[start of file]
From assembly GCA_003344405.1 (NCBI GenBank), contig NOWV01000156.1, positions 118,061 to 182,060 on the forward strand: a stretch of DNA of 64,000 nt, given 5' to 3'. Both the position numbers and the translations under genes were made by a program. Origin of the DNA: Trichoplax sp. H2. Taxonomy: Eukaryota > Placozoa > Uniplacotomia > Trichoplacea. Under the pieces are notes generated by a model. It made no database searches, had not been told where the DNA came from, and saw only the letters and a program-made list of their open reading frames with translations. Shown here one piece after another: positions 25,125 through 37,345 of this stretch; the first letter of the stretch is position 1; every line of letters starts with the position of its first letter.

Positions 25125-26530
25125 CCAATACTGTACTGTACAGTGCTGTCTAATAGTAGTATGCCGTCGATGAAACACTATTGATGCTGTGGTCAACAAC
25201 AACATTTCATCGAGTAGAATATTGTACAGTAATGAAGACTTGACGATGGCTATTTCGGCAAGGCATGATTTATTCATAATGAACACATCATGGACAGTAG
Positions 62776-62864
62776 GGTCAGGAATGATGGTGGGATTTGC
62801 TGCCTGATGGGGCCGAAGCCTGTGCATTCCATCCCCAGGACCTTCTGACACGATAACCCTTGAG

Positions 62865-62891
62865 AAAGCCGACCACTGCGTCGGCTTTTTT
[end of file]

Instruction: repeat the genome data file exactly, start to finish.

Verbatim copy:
From assembly GCA_003344405.1 (NCBI GenBank), contig NOWV01000156.1, positions 118,061 to 182,060 on the forward strand: a stretch of DNA of 64,000 nt, given 5' to 3'. Both the position numbers and the translations under genes were made by a program. Origin of the DNA: Trichoplax sp. H2. Taxonomy: Eukaryota > Placozoa > Uniplacotomia > Trichoplacea. Under the pieces are notes generated by a model. It made no database searches, had not been told where the DNA came from, and saw only the letters and a program-made list of their open reading frames with translations. Shown here one piece after another: positions 25,125 through 37,345 of this stretch; the first letter of the stretch is position 1; every line of letters starts with the position of its first letter.

Positions 25125-26530
25125 CCAATACTGTACTGTACAGTGCTGTCTAATAGTAGTATGCCGTCGATGAAACACTATTGATGCTGTGGTCAACAAC
25201 AACATTTCATCGAGTAGAATATTGTACAGTAATGAAGACTTGACGATGGCTATTTCGGCAAGGCATGATTTATTCATAATGAACACATCATGGACAGTAG
Positions 62776-62864
62776 GGTCAGGAATGATGGTGGGATTTGC
62801 TGCCTGATGGGGCCGAAGCCTGTGCATTCCATCCCCAGGACCTTCTGACACGATAACCCTTGAG

Positions 62865-62891
62865 AAAGCCGACCACTGCGTCGGCTTTTTT